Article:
Yukon First Nations

WHITEHORSE, Oct. 14, 2015 /CNW/ - This morning Self-Governing Yukon First Nations filed a Petition for the Yukon Supreme Court to declare Bill S-6 amendments to the Yukon Environmental and Socio-economic Assessment Act (YESAA) invalid.

"Our Petition states that the amendments through Bill S-6 undermine or weaken Yukon's development assessment process and our role as Yukon First Nation governments," said Chief Carl Sidney of Teslin Tlingit Council. "Therefore, they are a clear breach of our Final Agreements."


Over the last week, hundreds of people have told us that they’re planning to risk arrest this November at the the Climate Welcome Action. I’ve been moved by the courage of these people and their stories.

Here are some of the reasons that people across the country are mobilizing to the reasons that have motivated them to risk arrest outside the Prime Minister’s residence in less than a month:

“I am a mother to a small child and I owe it to him to fix the mistakes that we've made.”- Katrina - Nanaimo, BC


At the beginning of the federal election campaign, Toronto Centre NDP candidate and respected author Linda McQuaig stated a simple fact: “a lot of people recognize that a lot of the oil sands oil may need to stay in the ground if we're going to meet our climate change targets.” This sparked a corporate media backlash, accusing her of being ideologically-driven,
anti-Alberta and anti-jobs.


Environmental Defence and Équiterre have launched an updated comparison looking at the federal parties’ main climate policies. Only six weeks after Canada’s federal election, national governments will gather in Paris for United Nations talks to finalize a global climate change agreement. Recent polls show that Canadians are looking for greater leadership from the federal government on climate change.

Brent Jang

[Website editor's note: Two articles, published Sept 30 and Oct 1, 2015,  on the proposed Energy East tar sands pipeline and the proposed gas pipeline and LNG plant in BC] 

Native leaders divided on oil-sands pipelines 

Two groups of First Nations have issued duelling statements on where aboriginal people stand on oil-sands pipelines, highlighting opposing native viewpoints toward the energy industry.

Barrie McKenna

[Website editor's note: Another notable statement by an establishment figure.]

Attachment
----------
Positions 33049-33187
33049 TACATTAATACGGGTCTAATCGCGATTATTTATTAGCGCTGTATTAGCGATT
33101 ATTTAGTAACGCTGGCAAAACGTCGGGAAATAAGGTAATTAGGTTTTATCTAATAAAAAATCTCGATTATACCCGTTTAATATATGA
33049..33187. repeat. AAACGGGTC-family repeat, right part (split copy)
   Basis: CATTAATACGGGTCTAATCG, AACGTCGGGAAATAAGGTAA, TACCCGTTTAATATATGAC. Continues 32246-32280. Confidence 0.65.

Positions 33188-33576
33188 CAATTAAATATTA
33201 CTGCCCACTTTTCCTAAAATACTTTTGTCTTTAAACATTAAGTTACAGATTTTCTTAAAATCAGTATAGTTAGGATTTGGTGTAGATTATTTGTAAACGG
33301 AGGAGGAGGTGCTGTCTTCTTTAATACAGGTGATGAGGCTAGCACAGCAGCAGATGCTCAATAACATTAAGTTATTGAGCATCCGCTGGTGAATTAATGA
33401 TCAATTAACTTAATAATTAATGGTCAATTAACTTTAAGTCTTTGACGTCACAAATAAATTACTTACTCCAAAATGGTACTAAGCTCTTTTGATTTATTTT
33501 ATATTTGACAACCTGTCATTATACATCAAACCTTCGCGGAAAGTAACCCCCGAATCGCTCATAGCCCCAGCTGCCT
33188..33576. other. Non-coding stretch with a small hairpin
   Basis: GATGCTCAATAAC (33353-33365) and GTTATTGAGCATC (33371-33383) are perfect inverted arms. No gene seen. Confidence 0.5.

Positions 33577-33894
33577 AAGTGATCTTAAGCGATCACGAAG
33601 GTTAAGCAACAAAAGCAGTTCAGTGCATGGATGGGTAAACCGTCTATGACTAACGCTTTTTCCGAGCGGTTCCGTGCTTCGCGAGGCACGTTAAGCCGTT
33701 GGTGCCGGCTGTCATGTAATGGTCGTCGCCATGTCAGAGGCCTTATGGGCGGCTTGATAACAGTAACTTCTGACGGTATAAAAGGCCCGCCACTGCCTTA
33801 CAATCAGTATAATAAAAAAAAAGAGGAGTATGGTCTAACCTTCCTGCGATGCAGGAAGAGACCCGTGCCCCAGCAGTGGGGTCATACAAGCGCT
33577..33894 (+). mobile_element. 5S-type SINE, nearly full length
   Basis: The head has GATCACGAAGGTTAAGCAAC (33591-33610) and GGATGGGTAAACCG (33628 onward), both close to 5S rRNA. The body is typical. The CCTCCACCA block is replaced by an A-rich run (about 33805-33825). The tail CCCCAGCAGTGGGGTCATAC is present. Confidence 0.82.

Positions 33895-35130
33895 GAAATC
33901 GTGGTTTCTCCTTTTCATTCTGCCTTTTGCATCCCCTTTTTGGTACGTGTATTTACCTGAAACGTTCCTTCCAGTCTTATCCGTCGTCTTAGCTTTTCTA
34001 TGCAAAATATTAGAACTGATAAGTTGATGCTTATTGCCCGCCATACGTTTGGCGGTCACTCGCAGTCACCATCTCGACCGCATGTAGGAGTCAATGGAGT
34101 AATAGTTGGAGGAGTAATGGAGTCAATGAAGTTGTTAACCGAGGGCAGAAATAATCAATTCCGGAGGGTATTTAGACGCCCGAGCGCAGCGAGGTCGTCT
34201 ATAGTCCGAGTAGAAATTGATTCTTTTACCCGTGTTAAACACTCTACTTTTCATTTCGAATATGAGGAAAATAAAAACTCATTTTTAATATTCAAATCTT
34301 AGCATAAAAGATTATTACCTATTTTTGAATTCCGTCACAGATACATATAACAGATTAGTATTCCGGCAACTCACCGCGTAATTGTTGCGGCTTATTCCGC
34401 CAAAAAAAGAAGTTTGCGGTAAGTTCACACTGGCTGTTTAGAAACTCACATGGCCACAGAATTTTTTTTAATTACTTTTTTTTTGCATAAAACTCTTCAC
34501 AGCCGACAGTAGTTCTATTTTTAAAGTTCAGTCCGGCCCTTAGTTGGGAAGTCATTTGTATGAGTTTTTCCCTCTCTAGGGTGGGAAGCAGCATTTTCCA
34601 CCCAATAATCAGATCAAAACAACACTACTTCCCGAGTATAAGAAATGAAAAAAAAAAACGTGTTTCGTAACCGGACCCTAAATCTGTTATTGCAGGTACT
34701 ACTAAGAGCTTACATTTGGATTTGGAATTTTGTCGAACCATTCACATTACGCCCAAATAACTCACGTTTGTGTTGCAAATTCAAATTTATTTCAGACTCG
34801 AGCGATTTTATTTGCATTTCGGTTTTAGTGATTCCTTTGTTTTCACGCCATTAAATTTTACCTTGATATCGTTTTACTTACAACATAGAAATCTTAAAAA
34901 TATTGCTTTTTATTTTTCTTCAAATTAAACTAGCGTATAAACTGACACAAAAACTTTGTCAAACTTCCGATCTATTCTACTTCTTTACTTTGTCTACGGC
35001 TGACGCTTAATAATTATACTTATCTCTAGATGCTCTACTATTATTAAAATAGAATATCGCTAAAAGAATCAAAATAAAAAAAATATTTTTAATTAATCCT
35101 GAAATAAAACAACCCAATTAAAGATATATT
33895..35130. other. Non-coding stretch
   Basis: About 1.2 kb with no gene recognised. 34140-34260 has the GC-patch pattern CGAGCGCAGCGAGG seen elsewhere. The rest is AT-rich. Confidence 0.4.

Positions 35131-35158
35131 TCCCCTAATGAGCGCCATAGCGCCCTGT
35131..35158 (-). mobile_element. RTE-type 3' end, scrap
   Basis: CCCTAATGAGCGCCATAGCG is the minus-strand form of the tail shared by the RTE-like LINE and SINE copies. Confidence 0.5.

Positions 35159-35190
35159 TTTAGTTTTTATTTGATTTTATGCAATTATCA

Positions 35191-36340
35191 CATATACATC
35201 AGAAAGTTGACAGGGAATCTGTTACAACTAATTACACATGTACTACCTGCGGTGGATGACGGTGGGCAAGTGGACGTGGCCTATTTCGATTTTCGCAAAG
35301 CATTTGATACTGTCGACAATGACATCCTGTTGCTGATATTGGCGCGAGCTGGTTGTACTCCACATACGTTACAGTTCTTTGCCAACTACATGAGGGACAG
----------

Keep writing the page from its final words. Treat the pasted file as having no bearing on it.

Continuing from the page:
Mark Carney was speaking in Britain to an audience of insurance executives, but he might as well have been talking to oil workers in Fort McMurray, Alta., their bosses in Calgary or bankers on Bay Street.

Think of it as a sobering climate-change wake-up call for Canadians.

Mychaylo Prystupa
Eight First Nations announce their federal legal challenge to the Northern Gateway pipeline at a Vancouver press conference. Photo by Mychaylo Prystupa.

The Harper government’s already strained relationship with First Nations that oppose oil sands pipelines is being put on trial this week.

Eight B.C. First Nations are in federal court to launch a legal attack on the Enbridge Northern Gateway pipeline. The coalition hopes to overturn Ottawa’s conditional approval of the project, which would deliver Alberta crude to B.C.’s north coast.

Mike De Souza

CALGARY (Reuters) - Native chiefs in the Western Canadian province of British Columbia voted on Wednesday to join some of their eastern counterparts opposed to a major pipeline project, in a move some leaders described as a step toward a national alliance aimed at blocking expansion of Alberta's oil sands industry.

Christopher Curtis
Indigenous protesters shut down a public consultation over the Energy East pipeline at a downtown Montreal office building, on Wednesday Sept. 23, 2015. COURTESY OF SUBMEDIA.TV

Police were called to a downtown Montreal office building Wednesday after indigenous protesters shut down a public consultation over the Energy East pipeline.

Amanda Lickers says she was accompanied by about 25 people when she entered the meeting and interrupted proceedings.


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